Analyst: Malaysia remains vulnerable despite robust anti-terror efforts


PETALING JAYA: Malaysia remains vulnerable to an attack despite the robust capabilities of its national counter-terrorism forces and limited Islamic State’s (IS) success in the country, an expert has said.

Southeast Asia political risk analyst Alexander Macleod said although it remains unlikely that IS will attack Malaysia in the near future, the threats from lone wolf attacks and digital recruitment will keep counter-terrorism authorities busy.

“Measures have been taken to starve the terrorists’ funding networks, through the closure of informal remittance channels, although risks from money laundering remain,” Macleod said in a report published by Global Risk Insights, a risk intelligence company.

“More also needs to be done on social media, which continues to undermine central intelligence efforts.

“Although the authorities have terminated a number of pro-IS websites, digital recruitment via Twitter and WhatsApp remains a large threat.

“Authorities the world over have faced resistance from WhatsApp in getting past its encrypted messaging service.”

Nevertheless, Macleod said the Malaysian authorities should be praised for their sustained counter-terrorism efforts although certain entry points need to have tighter security.

“Malaysian security officials will not be complacent,” he said. “Along with Indonesia and the Philippines, Malaysia is already making sustained efforts to increase border security in the porous Sulu region, Malaysia’s long-time Achilles heel.

“Other border areas need tightening of security, like the Sungai Golok which separates the southern Thailand province of Narathiwat from Kelantan.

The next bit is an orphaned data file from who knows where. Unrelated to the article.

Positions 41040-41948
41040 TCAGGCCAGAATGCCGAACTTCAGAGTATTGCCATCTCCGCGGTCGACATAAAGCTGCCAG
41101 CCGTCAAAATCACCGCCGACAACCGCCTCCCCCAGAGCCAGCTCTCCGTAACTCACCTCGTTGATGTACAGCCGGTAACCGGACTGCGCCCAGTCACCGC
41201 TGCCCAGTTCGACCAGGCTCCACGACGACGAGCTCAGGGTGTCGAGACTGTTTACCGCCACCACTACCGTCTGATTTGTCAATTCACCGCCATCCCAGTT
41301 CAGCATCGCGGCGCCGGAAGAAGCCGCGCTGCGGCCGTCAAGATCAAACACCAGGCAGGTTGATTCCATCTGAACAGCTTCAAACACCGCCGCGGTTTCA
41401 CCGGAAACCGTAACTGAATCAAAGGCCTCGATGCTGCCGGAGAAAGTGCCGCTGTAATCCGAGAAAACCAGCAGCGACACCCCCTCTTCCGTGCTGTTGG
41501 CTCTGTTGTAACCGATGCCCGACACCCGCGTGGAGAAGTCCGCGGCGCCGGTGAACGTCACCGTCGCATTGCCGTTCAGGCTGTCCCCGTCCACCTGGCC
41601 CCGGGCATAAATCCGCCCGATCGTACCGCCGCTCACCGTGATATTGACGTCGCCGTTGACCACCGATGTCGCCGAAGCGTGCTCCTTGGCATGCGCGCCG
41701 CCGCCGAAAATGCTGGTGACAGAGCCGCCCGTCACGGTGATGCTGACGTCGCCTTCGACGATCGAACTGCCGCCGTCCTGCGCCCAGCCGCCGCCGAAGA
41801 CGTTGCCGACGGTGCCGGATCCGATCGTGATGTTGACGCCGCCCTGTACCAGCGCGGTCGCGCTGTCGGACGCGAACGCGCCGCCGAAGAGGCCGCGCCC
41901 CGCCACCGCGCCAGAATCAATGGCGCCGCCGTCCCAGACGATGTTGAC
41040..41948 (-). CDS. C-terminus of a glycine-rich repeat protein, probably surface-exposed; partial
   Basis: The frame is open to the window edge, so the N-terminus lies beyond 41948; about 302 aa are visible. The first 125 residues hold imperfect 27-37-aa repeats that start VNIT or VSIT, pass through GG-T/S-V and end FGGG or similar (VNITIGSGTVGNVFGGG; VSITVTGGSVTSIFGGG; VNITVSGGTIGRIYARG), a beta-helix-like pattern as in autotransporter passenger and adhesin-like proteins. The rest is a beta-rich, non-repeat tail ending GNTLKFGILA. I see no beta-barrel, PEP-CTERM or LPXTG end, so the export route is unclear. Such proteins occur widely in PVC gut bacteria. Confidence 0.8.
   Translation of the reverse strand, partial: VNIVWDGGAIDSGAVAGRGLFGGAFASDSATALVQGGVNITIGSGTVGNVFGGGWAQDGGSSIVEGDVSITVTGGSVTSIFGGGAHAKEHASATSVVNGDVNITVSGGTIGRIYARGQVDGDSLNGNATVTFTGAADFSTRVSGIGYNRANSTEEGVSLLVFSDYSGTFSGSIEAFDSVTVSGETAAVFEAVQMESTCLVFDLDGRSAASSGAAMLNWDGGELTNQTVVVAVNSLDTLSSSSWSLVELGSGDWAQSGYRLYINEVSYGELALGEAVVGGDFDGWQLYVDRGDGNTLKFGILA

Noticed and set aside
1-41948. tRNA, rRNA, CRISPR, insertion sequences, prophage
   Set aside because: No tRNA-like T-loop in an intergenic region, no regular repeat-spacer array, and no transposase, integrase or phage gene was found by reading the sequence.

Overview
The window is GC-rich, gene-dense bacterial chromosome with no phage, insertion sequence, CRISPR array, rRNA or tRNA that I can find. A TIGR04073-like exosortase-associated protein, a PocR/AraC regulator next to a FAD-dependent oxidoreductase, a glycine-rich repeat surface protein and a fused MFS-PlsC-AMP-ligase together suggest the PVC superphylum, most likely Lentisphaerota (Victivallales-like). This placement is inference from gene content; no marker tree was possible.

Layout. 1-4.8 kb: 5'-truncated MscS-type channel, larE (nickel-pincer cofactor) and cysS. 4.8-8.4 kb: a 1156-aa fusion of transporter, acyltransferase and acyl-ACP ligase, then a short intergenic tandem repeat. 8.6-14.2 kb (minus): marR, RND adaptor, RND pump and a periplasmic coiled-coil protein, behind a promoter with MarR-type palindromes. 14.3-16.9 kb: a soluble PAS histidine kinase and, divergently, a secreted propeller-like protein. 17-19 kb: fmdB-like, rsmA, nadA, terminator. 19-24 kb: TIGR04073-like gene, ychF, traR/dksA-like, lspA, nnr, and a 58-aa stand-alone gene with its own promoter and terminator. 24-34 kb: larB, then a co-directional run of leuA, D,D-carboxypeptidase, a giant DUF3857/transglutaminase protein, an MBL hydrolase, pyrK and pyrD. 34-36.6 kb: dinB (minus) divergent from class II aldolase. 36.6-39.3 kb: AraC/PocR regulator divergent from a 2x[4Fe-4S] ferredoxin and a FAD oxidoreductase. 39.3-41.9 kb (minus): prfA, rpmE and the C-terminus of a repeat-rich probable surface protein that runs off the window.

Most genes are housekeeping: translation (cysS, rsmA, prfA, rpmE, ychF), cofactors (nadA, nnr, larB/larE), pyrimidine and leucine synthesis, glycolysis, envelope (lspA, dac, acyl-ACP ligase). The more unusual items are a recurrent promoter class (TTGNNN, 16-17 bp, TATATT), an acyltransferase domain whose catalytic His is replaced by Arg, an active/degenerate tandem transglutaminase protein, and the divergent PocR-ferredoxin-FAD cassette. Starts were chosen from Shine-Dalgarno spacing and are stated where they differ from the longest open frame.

“In the past, this area has been exploited by pro-IS weapons-smuggling groups.”

IS central has lost its so-called caliphate in Iraq and Syria following the offensive from coalition forces.

This has forced its foreign fighters to disperse, forcing them to return home or head to other nations where IS is still fighting.

Generally, Macleod said, there is a strong likelihood that returning fighters will be caught and detained under relevant laws, as over 260 have been since 2013.

But he believes the majority of Malaysian fighters will not return home.

“The police Special Branch anti-terrorism unit closely tracks terror suspects, and is collaborating with other regional and global agencies,” said Macleod.

“As such, Malaysian fighters are not likely to return home in vast numbers.

“Most will stay on and continue to fight, or go to other countries struggling with Islamic insurgencies, like Myanmar or Thailand.

“Unlike Malaysia, many other places will also provide these fighters with refuge.”